The city of Edinburgh, host to the world’s largest summer arts festival (Edinburgh Festival Fringe 2010) and first UNESCO City of Literature (Edinburgh UNESCO City of Literature 2006), is an example of a city that has ridden the creative tide long before Florida’s ideas became the zeitgeist. However, the international character and frantic profusion of festival events fail to transcend the geographic heart of the city despite the efforts of arts organizations and partnerships. How can an economically deprived and socially denigrated community such as Wester Hailes not only encourage a culture of talent, but also build its creative capital and ensure that its creativity is better integrated into Edinburgh’s festival activities? Aspects of this question were addressed by a consultation conducted by the UK’s Department for Culture, Media and Sport (DCMS) in 2004, published under the title Culture at the Heart of Regeneration. The consultation solicited responses from 132 participants regarding the role of the DCMS in promoting culture in urban and other regeneration projects. The consultation was very much a product of Floridian views on city regeneration via mobilization of talent. Responses indicated that visionary individuals are essential in leading projects to completion and delivering results, cultural projects should be relevant to the community as well as of a high quality, and culture can be a force of community cohesion and improve quality of life by contributing to health and wellbeing. That said, it was also noted that hindrances to such development could result from poor infrastructure such as lack of venues, poverty, and a reliance on volunteers. A range of existing facilities  — libraries, churches and village halls — and events such as ‘fêtes, country shows and festivals’ all held value and potential in relation to state-led creative industries regeneration (Culture at the Heart of Regeneration: Summary of Responses 2004, 6).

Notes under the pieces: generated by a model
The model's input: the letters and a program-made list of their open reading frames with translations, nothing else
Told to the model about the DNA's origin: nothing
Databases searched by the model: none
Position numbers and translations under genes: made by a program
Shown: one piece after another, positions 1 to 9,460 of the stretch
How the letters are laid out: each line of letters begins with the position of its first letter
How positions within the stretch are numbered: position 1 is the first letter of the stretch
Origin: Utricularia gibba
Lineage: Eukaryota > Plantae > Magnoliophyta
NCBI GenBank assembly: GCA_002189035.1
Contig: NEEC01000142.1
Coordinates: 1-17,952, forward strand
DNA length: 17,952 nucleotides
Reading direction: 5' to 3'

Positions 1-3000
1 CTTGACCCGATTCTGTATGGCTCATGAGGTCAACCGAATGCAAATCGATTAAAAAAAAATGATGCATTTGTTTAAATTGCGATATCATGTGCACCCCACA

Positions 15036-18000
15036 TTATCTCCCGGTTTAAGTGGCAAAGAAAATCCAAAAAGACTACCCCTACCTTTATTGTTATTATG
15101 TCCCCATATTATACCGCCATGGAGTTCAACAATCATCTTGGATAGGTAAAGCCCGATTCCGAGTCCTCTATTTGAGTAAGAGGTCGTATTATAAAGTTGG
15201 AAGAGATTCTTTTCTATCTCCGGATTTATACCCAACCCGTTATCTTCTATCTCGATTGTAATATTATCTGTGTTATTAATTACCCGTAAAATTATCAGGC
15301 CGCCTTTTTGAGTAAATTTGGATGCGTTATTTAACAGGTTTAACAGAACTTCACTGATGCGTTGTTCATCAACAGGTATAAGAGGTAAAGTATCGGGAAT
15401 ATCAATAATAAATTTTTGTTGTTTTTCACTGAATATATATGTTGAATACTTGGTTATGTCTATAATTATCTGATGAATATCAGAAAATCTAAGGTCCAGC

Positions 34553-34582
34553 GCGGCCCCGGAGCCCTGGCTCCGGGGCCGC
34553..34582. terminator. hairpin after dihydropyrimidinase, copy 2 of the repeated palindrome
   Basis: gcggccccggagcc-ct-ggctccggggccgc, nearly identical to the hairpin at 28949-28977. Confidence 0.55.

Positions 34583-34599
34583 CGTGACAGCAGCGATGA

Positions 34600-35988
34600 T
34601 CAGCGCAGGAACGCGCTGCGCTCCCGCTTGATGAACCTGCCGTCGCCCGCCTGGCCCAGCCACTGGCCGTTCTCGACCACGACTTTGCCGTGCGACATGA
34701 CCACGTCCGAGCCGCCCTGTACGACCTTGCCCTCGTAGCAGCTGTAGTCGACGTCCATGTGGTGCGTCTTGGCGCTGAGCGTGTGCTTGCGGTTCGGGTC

WHALE Arts Agency             

The challenges facing cultural production and participation have shaped the arts agency WHALE: Wester Hailes for Arts, Leisure and Education, founded in 1992. WHALE Arts initially operated as a community development initiative, based in the blue hut on the Greenway between Murrayburn Grove and Hailesland Gardens. The first events sponsored and organized by WHALE Arts were a summer carnival and Christmas show — geared towards entertainment and local participation. Programmes in the mid-nineties focused on providing training in marketable skills such as photography, video and computer applications. According to founder Jim Tough, the didactic approach and emphasis on learning that could lead to employment became a critical part of the organization’s ethos. Tough worked in community education before spearheading the foundation of an arts group in Wester Hailes — which was to have a ‘developmental structure’ from the outset. Activities and programs were designed based on the people’s needs, thus influencing the art produced (Interview of Jim Tough 2001). The programming at WHALE has evolved continuously as the feedback loop between arts agency and community grows more fluid with time and persistence. Classes that emphasize training and further education, such as Fireworks, which allowed individuals to shadow theatre professionals, and Access to Creative Arts, a partnership programme with Stevenson College, Telford College and Napier University, enable the creative agency of Wester Hailes residents. It is the content and delivery of these sorts of programmes that cast WHALE Arts as a community arts centre, distinct from a professional studio, theatre venue or gallery — the types of amenities Richard Florida hails as the seedbed of the creative class. Programming oriented towards training local enthusiasts and students, serving as a springboard to higher learning and careers, is a mode of cultivating talent quite separate from the programming and resources that Florida emphasises in his plan of the creative city.